FRIDAY, Oct. 29 (HealthDay News) -- Scented consumer products such as air fresheners, laundry detergents, deodorants and shampoos give off many chemicals, including some that are classified as toxic, but a new study finds that these chemicals often aren't listed on the products' labels.
U.S. researchers analyzed 25 commonly used scented products, and found that they emit an average of 17 chemicals each. Of the 133 chemicals detected in all the products, nearly one-quarter are classified as toxic or hazardous under at least one federal law.
More than one-third of the products emitted at least one chemical classified as a probable carcinogen by the U.S. Environmental Protection Agency.
But only one of the 133 chemicals emitted by these items was listed on a product label, and only two of the chemicals were publicly disclosed elsewhere.
Federal law doesn't require companies to disclose ingredients used in fragrances, even though a single fragrance can be a mixture of several hundred ingredients, according to lead author Anne Steinemann, a professor of civil and environmental engineering and of public affairs at the University of Washington in Seattle.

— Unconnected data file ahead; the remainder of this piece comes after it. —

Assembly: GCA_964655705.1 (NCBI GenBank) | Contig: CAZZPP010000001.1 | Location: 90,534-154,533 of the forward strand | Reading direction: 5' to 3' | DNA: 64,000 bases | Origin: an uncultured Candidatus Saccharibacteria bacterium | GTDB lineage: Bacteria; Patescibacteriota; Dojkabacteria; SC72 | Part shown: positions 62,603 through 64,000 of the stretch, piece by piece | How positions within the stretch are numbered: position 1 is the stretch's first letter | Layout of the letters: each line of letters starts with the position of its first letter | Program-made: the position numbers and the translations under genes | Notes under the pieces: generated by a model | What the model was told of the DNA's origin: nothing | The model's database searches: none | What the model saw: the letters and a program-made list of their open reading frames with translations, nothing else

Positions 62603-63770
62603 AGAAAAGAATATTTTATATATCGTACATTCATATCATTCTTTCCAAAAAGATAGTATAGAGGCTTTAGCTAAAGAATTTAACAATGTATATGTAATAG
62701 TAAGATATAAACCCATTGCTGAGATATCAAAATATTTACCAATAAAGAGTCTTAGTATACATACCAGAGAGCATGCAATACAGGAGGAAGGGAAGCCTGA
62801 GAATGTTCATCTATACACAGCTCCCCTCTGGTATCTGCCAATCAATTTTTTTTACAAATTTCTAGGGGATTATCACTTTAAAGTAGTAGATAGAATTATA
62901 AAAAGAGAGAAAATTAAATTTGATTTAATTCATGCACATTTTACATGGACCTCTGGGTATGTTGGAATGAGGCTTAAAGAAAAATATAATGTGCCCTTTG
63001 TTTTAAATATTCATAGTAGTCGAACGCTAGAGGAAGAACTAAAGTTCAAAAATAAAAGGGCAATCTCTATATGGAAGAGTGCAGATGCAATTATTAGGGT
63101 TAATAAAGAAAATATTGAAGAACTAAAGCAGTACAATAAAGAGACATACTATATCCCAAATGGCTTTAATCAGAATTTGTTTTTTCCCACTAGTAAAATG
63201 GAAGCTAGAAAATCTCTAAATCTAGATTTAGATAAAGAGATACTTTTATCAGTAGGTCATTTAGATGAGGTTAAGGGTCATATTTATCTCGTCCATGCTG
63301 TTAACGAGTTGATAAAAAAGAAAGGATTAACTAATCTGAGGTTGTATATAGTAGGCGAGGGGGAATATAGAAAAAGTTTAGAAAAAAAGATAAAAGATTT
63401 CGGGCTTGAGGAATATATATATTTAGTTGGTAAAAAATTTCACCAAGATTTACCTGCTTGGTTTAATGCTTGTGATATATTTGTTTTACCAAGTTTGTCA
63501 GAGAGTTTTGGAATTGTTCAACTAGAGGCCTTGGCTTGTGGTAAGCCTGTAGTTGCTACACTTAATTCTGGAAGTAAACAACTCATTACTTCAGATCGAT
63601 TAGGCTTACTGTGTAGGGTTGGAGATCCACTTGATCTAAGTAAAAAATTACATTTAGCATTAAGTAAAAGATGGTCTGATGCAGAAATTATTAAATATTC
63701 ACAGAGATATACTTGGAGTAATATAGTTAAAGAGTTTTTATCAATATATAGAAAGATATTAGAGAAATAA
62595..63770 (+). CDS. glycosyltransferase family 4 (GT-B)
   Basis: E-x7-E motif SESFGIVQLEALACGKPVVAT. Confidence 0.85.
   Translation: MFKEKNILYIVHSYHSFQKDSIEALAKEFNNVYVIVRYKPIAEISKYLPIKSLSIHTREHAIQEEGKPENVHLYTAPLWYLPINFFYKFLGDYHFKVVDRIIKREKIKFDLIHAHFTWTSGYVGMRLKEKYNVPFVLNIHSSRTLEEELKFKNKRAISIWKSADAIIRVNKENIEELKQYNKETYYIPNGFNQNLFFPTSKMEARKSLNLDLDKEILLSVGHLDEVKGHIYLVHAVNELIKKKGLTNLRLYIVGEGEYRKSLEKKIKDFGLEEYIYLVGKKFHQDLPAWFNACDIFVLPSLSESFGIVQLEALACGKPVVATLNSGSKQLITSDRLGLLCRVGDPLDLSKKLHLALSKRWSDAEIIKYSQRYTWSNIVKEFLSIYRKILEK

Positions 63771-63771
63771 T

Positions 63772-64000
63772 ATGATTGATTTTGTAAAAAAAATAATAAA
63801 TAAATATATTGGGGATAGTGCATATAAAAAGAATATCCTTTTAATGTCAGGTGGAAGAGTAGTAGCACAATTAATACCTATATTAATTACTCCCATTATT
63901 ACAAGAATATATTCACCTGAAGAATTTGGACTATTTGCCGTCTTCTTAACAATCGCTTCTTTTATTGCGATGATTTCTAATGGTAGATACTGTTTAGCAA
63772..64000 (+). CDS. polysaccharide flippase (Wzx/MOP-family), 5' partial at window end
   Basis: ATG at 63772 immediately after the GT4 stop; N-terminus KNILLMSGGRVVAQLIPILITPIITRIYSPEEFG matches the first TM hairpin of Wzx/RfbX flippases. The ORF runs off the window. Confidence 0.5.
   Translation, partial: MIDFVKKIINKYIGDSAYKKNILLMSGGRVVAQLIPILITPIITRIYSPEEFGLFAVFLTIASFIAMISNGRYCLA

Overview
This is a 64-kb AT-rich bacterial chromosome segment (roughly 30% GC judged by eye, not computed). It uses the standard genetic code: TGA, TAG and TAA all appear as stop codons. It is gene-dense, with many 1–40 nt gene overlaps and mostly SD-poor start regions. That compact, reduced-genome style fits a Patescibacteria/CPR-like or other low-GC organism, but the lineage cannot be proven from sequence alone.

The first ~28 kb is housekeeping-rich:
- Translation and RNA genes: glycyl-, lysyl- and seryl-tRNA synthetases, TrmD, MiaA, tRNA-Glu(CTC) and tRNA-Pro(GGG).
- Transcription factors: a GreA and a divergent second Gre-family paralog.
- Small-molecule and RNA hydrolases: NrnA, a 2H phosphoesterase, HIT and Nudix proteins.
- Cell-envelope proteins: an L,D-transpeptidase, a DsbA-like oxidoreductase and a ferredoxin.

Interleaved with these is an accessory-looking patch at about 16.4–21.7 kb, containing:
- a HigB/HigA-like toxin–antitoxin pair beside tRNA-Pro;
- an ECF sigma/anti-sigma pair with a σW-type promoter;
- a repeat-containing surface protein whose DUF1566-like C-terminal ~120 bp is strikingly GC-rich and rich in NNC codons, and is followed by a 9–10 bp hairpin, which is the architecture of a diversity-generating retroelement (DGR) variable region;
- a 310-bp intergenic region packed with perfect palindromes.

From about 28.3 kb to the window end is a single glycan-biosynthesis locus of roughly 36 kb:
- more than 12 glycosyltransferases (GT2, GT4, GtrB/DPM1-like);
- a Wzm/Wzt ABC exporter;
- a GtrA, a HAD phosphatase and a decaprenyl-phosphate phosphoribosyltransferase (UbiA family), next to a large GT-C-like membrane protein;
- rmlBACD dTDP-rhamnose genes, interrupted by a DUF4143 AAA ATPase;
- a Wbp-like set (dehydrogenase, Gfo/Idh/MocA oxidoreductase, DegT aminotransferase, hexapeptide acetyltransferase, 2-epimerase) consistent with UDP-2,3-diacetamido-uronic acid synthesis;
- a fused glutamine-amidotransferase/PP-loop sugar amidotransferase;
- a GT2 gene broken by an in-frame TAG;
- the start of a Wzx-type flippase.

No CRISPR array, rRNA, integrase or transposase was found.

"We analyzed best-selling products, and about half of them made some claim about being green, organic or natural," Steinemann said in a university news release. "Surprisingly, the green products' emissions of hazardous chemicals were not significantly different from the other products."
The study was published in the Oct. 26 online edition of the journal Environmental Impact Assessment Review.
The U.S. National Library of Medicine offers a household products database.
SOURCE: University of Washington, news release, Oct. 26, 2010
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